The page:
Analysis: Expected to be taken in the top four, Montreal was pleasantly surprised to find Cayla Barnes still on the board. Landing a highly exceptional talent on the blueline, she will be a great complement to Erin Ambrose, giving Montreal the league’s best defensive duo.

Addressing the need for more depth on offense, Montreal found four fantastic forwards. Selecting Ohio State captain Jennifer Gardiner with the 12th pick overall, the trademars oh her game includ work ethic and perseverance, qualities poised to make her a fan favorite.

Acquiring Walter Cup champion Abby Boreen in the third round could prove essential for next season’s playoff push. Second generation player Dara Greig is definitely a worthwhile pick. Touted as a defensive forward, she is capable of offensive flair, poised to bring reliability to a lineup poised to contend for a first place finish.

Favorite pick: Amanda Kessel – Although an element of drama surrounds the selection of Kessel, as rumours surface of a possible front office role elsewhere, it explains why she dropped all the way to the seventh round. Should Kessel decide to focus on playing the game, the selection may give Montreal a significant feather in their cap.

From the outset, the selection of Kessel mirrors Montreal’s late selection of another American hockey heroine, Jillian Dempsey, in the 2023 Draft.

Despite not competing last season, opting for an opportunity to join the Pittsburgh Penguins front office, Kessel remains an elite talent worth the investment.

The thought of Kessel calling Marie-Philip Poulin a teammate represents a hockey fantasy pairing. Undoubtedly, the thought of the offensive synergy already has fans anticipating what may unfold. One last hurrah would definitely be well worth it, for the league, players and fans alike.

Toronto (picking sixth overall) – Grade: B+

Draft picks: Julia Gosling, Megan Carter, Izzy Daniel, Lauren Bernard, Noemi Neubarova, Anneke Linser, Raygan Kirk

Analysis: Selecting the best forward available with the sixth pick overall, Toronto found a future All-Star with Julia Gosling. The second round found a high value pick with Megan Carter, who served as captain for the Northeastern Huskies.

With Patty Kazmaier Award winner Izzy Daniel still available at the end of the third round, Toronto found a quality forward that should maintain her high scoring ways in the pros. Equally notable, a pair of players from the national champion Ohio State Buckeyes land in Toronto. Blueliner Lauren Bernard and goaltender Raygan Kirk add valuable depth to the roster.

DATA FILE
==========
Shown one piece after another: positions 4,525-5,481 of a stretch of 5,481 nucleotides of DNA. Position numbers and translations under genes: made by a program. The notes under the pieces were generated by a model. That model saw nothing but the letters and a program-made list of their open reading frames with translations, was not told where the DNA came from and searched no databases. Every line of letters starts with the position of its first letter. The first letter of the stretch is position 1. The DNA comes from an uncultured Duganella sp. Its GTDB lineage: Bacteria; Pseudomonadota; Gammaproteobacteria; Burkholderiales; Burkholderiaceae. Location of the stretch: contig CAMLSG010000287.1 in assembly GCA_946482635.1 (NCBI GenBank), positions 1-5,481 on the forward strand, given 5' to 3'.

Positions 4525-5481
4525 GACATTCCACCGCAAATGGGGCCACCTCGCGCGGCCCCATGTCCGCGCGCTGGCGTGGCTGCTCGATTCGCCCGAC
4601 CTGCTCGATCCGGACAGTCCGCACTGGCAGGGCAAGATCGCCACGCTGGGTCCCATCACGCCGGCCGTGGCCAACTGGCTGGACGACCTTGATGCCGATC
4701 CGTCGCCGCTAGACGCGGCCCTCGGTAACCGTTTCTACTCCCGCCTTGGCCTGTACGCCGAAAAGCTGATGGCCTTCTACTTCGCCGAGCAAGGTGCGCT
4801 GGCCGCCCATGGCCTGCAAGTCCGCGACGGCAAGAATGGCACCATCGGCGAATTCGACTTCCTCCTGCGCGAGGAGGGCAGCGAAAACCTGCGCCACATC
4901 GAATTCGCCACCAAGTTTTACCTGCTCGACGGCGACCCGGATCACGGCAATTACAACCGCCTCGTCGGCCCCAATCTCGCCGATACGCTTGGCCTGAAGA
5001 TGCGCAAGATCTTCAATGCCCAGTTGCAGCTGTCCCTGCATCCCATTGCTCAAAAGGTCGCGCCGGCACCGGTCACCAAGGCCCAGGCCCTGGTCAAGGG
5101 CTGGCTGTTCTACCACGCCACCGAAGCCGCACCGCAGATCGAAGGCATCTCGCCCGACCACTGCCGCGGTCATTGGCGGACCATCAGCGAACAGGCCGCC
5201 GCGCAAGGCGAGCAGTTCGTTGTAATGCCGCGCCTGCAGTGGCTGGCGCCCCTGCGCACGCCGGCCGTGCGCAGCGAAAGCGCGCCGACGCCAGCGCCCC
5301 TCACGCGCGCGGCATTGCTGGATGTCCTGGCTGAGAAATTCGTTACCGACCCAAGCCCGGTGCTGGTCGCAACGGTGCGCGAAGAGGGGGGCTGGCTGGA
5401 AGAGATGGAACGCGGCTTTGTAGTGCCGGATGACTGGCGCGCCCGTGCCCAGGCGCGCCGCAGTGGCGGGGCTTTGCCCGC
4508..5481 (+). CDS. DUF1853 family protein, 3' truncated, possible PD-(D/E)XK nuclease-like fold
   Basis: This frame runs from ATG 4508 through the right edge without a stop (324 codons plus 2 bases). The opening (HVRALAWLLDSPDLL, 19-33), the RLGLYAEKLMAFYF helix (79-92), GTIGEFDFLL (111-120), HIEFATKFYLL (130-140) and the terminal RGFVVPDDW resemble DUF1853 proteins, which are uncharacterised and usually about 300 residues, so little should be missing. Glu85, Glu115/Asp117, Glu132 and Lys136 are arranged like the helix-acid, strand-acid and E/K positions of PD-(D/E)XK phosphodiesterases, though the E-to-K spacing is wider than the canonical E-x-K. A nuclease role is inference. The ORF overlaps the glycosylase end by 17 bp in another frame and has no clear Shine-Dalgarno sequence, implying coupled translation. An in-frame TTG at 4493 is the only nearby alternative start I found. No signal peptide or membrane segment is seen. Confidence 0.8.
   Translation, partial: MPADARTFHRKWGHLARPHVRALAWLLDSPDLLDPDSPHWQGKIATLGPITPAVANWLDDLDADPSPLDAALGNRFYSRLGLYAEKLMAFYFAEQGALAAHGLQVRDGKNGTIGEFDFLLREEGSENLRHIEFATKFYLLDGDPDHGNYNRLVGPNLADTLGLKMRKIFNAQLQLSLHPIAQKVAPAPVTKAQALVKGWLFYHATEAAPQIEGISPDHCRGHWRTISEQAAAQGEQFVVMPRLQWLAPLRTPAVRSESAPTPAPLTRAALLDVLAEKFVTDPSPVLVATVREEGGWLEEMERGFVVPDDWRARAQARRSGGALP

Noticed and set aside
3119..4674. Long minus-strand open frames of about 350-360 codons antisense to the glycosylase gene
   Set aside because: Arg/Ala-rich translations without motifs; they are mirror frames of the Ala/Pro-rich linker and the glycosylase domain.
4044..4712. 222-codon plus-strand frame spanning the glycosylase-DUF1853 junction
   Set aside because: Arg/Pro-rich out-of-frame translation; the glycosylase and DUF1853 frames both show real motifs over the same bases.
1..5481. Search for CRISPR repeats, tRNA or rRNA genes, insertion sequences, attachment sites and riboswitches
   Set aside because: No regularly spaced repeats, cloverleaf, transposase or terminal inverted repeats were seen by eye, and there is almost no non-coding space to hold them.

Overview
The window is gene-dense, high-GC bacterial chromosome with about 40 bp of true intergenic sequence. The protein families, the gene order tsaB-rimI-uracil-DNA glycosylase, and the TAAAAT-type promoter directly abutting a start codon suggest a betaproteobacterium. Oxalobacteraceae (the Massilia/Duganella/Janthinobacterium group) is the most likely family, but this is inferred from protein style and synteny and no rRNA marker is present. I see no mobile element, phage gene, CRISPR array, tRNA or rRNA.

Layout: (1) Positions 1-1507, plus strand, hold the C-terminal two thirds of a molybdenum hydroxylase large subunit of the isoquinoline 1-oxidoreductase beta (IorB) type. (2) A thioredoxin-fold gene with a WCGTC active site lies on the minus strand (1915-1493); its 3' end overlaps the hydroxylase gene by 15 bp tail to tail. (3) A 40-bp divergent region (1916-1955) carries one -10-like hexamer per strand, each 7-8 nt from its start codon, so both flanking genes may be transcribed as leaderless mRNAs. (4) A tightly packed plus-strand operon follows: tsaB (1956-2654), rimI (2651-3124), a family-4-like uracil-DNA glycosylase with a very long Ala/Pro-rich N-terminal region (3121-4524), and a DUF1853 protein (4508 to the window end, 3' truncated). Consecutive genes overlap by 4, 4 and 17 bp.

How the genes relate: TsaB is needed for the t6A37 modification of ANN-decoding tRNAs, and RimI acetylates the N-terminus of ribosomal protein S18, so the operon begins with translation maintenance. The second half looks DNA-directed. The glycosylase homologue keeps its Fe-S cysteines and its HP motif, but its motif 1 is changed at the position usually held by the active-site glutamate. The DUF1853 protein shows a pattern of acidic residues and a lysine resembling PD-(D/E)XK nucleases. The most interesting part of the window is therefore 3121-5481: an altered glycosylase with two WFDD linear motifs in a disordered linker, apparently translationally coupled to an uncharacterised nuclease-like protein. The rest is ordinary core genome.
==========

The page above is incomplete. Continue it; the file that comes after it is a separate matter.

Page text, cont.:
Favorite picks: Izzy Daniel – Among the subplots of the NFL Draft is where the Heisman Trophy winner will go. The PWHL enjoys the same intrigue with the Patty Kazmaier Award winner. Definitely worthy of a spot in the top ten, Daniel remained available in the bottom of the third round.

Having improved on her numbers every season at Cornell, Daniel demonstrated growth and commitment. Possessing the skill set to duplicate her success in the pros, she is poised to be a great fit on the Toronto offense.

Raygan Kirk – While the last player selected in the NFL Draft is known as “Mr. Irrelevant”, obtaining Raygan Kirk with the 42nd, and final, pick makes her very relevant to Toronto’s goaltending picture. In a draft that saw right ecstatic members of the national champion Buckeyes get one step closer to their pro dream, it was only fitting that the final pick represented Ohio State.

Recognized as the Most Outstanding Player of the Frozen Four, Kirk brings momentum and impressive credentials to Toronto. Only the third goaltender picked in the Draft, it speaks volumes to her potential. Although Kristen Campbell is firmly entrenched as the number one, Kirk can learn from one of the greats, growing into the role with quality starts while not being rushed.

Closing thoughts: With 42 players drafted and over 100 undrafted free agents, the possibility that every team’s roster will feature at least eight new faces is very real. Whether this becomes a pattern in successive seasons remains to be seen, although it means that the impact of the Draft will only increase. Considering that there are only so many roster spots to go around, difficult decisions will need to be made by coaches and GMs. Unfortunately, the possibility that several dozen players from the inaugural PWHL season may see their careers come to an abrupt end after one season is a distinct possibility, perhaps raising the need for a feeder system. Fans can expect that the complexion of each team shall be radically different in comparison to last season. Certainly, the legacy of this Draft is that the quality of each roster will improve vastly, giving every team a realistic opportunity to compete, meaning that parity shall remain predominant for Season Two.